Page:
First Nation fights Atlin area mine

The Taku River Tlingit First Nation is opposing the Tulsequah Chief mine project near Atlin, B.C.

The Taku River Tlingit First Nation is opposing the Tulsequah Chief mine project near Atlin, B.C.

The First Nation is upset that Chieftain Metals has not reopened its water treatment plant, which was shuttered in late June because the company didn’t have enough money to run it.

This is the first time the First Nation has taken a public stand on the mine project. It has long been in talks with the company to negotiate a deal that would have seen the First Nation enjoy a share of the jobs and other benefits from the mine opening.

The First Nation pulled its technical teams from company review processes in July, a release states.

The First Nation “is not in support of the proposed Tulsequah Chief project proceeding with government approval in the absence of a fully operational water treatment plant and updated feasibility study,” its Sept. 10 release says.

“As a result, TRTFN government has suspended its assessment processes and consideration of any project approvals.”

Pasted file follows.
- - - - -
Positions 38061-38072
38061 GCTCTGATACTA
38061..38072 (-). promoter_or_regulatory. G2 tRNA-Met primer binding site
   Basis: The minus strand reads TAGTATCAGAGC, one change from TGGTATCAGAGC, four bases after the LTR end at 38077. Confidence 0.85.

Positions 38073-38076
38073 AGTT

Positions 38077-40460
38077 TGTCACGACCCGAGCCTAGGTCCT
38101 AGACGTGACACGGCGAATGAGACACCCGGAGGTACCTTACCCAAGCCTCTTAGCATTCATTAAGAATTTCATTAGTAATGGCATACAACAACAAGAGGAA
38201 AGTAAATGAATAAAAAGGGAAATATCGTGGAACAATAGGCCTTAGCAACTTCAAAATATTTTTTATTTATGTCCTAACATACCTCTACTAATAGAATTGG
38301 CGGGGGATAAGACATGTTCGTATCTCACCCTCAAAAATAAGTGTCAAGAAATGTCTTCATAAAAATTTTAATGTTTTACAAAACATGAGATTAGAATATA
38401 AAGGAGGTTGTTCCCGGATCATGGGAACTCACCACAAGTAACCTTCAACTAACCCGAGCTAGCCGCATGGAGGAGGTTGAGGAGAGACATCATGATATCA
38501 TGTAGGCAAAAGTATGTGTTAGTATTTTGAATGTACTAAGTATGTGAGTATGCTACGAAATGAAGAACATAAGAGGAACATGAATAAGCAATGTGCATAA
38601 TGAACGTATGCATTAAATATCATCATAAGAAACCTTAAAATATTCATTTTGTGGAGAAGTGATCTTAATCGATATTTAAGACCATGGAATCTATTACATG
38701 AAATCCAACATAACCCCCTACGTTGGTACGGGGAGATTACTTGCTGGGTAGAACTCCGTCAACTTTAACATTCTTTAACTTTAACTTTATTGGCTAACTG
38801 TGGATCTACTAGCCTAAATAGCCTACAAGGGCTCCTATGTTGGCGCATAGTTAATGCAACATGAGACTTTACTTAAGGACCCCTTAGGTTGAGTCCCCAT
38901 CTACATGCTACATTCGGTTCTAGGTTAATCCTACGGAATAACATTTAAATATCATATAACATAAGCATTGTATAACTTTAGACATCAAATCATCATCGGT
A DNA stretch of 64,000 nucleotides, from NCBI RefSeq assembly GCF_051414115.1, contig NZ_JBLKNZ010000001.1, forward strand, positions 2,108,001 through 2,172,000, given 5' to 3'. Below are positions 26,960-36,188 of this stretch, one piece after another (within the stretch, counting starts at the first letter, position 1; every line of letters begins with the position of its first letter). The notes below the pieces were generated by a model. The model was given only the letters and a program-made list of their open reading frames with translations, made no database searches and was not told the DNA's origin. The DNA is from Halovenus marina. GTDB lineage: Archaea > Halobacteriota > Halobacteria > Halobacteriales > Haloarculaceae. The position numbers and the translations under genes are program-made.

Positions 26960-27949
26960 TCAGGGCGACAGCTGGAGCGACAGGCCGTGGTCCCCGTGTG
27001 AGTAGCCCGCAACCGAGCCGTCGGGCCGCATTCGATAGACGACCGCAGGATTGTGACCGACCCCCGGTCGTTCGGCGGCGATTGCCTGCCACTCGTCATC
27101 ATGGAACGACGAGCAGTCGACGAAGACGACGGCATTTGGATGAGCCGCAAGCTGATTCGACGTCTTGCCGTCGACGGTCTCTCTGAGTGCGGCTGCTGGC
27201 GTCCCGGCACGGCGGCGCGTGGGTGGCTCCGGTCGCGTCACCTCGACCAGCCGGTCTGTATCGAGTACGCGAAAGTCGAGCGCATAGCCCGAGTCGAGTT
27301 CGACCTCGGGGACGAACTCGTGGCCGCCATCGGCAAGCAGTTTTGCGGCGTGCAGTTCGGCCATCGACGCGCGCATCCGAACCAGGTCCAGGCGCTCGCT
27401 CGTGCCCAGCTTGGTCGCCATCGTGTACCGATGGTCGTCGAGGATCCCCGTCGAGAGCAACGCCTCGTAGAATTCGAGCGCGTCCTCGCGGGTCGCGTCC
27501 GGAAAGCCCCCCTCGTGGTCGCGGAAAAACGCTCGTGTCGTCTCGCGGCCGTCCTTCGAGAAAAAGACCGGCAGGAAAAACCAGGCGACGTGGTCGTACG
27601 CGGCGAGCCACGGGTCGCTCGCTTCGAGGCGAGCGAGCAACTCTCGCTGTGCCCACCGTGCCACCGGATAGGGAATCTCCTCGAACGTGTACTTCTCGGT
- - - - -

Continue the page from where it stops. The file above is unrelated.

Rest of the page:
The company has not said when it will open the plant again. Instead, the company issued a release several days after the First Nation’s announcement, asserting that it was closer to having the amended road route to the mine site approved.

The proposed 122-kilometre road would run from the mine site to the lower Nakonake River. From there, it would branch off the approved route to a junction with Atlin’s Warm Bay Road.

This reduces stream crossings, avoids sensitive caribou habitat and reduces any contact with the First Nation’s heritage trail, the company’s Sept. 13 release says.

Chieftain applied to change the road route in April. It expects a final decision from the B.C. government in the next few weeks, the release says.

Neither the company nor the First Nation were available for comment before deadline.

(Meagan Gillmore)

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